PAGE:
-Anticipated ethanol production underway with sharp decline to 21-week low
-Ethanol stocks decline to 7-week low, slip below year ago levels
-Gasoline demand plummets
This week’s EIA data confirmed the long-awaited decline in U.S. ethanol production is underway as 1.005 million barrels/day (295 million gallons/week) were produced in the week ended 3/20/20, down sharply from the previous week’s 1.035 mbpd (304 mil gal/week) and a 21-week low, but in a bit of a statistical quirk, was still 3.1% above last year’s same-week production of 975k bpd (287 mil gal/week) in what was the 2nd lowest production week during the 2018/19 corn marketing year and also a notable decline from the previous week. From a corn demand perspective, as the focus of the downturn in ethanol production will inevitably be on, the drop in production for the week implied roughly 3 million bushels less corn was used over the 7-day period than the previous week. As this situation develops, an increasing focus will be put on the progression of reduced implied corn demand relative from week-to-week, but also relative to last year. For the month of March so far, though, total corn for ethanol usage is still up an estimated 11-12 million bushels from last year. While ethanol production was still able to maintain a year-over-year gain this week, that is unlikely to continue for long, and already calls the USDA’s 2019/20 corn for ethanol usage estimate of 5.425 billion bushels into question as ethanol production would need to run roughly 1.3% above year ago levels through the end of August in order to reach that target. We feel it is inevitable USDA will lower their estimate in the April 9 WASDE report, but just how they will handle the situation is uncertain as they typically prefer to take a stair-step approach to revisions. We are currently working with an idea of 5.300 billion bushels, 125 million below the USDA in what will be a constantly-adjusting moving target in the weeks/months ahead.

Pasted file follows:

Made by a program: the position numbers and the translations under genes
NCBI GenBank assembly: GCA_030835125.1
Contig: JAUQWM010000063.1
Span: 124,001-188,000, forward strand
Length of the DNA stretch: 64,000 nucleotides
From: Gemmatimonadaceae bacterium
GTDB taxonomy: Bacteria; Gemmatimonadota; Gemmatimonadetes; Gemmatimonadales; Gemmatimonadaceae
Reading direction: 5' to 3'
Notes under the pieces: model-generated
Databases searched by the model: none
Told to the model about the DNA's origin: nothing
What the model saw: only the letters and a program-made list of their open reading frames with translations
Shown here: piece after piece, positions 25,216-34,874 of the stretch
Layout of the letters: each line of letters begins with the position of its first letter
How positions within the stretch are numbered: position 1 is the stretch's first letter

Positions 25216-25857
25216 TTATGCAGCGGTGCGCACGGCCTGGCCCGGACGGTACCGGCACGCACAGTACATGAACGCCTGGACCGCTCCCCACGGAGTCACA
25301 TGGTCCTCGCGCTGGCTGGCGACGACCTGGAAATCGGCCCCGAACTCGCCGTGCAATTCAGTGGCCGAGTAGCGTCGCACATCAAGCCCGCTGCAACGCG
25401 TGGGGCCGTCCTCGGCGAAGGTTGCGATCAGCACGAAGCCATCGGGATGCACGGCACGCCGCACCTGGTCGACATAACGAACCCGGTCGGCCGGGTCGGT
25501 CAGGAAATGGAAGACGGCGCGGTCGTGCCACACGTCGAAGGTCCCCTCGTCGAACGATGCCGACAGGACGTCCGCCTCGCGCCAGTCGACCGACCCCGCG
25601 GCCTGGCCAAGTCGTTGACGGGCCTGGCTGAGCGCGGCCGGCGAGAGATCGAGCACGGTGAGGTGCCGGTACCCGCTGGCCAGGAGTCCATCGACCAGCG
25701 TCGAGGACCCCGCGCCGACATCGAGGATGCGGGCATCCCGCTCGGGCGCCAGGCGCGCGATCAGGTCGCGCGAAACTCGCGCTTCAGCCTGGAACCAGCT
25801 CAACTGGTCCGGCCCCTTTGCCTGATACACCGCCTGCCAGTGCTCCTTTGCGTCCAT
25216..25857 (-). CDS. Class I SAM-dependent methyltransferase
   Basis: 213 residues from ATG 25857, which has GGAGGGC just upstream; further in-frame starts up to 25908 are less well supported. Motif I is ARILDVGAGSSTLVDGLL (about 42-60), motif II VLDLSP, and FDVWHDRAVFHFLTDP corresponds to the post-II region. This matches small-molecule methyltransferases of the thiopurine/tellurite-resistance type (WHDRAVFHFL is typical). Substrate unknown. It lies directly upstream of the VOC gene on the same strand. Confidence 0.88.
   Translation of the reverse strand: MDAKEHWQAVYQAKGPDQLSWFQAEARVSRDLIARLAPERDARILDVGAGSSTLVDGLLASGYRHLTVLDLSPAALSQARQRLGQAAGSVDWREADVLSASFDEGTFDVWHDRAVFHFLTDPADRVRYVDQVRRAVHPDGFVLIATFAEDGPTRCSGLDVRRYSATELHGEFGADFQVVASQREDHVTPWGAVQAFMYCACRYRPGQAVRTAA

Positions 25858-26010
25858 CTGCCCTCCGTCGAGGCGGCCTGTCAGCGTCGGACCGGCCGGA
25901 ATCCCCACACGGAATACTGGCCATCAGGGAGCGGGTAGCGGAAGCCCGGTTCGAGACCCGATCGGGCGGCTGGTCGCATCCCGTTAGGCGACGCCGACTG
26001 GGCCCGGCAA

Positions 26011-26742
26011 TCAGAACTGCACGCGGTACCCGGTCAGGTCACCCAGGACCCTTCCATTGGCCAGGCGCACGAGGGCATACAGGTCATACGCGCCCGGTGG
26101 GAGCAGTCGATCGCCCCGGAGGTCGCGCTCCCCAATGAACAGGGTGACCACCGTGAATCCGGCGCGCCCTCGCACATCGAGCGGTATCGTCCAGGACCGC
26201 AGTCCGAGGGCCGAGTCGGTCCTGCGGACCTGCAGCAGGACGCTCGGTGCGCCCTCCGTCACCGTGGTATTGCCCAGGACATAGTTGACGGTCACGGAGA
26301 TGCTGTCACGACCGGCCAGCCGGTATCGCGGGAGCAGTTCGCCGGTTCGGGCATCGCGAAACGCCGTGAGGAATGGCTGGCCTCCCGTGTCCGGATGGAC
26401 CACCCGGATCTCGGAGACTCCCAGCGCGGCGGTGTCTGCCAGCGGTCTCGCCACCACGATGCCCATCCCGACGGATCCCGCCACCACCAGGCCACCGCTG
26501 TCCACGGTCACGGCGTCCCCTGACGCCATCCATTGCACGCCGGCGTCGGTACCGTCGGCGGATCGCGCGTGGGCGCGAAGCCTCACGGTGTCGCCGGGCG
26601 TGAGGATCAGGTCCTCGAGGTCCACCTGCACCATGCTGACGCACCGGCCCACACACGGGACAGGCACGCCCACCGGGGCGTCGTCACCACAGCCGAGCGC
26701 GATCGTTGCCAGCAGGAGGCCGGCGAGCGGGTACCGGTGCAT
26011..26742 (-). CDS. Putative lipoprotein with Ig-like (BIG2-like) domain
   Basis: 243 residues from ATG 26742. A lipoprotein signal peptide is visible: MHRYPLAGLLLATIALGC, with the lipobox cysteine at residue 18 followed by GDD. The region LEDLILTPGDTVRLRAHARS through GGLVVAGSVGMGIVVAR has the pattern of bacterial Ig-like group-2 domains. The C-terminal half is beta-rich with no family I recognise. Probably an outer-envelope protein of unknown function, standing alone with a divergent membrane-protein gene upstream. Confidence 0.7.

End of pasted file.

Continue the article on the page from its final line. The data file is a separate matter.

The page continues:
In a sign of what is likely to come, the EIA’s reported weekly gasoline demand last week plummeted to 8.837 mbpd from 9.696 mbpd the week prior and was 3.1% below last year’s same-week demand of 9.124 mbpd. To put that in perspective, the decline from last week is the equivalent of 13.2 billion gallons in gasoline demand on an annualized basis, or 1.32 billion gallons in annualized ethanol demand. 2020 calendar year-to-date gasoline demand is now down 1% from last year on average according to the EIA’s weekly data.
U.S. ethanol stocks last week declined, as would be expected given the drop in production, to 1.014 billion gallons (24.140 mil barrels) from 1.033 billion gallons (24.598 mil barrels) the week prior and slipped below year ago stocks of 1.027 billion gallons for the first time in seven weeks. Overall ethanol stocks, though, are still the 2nd highest on record on a same-week basis.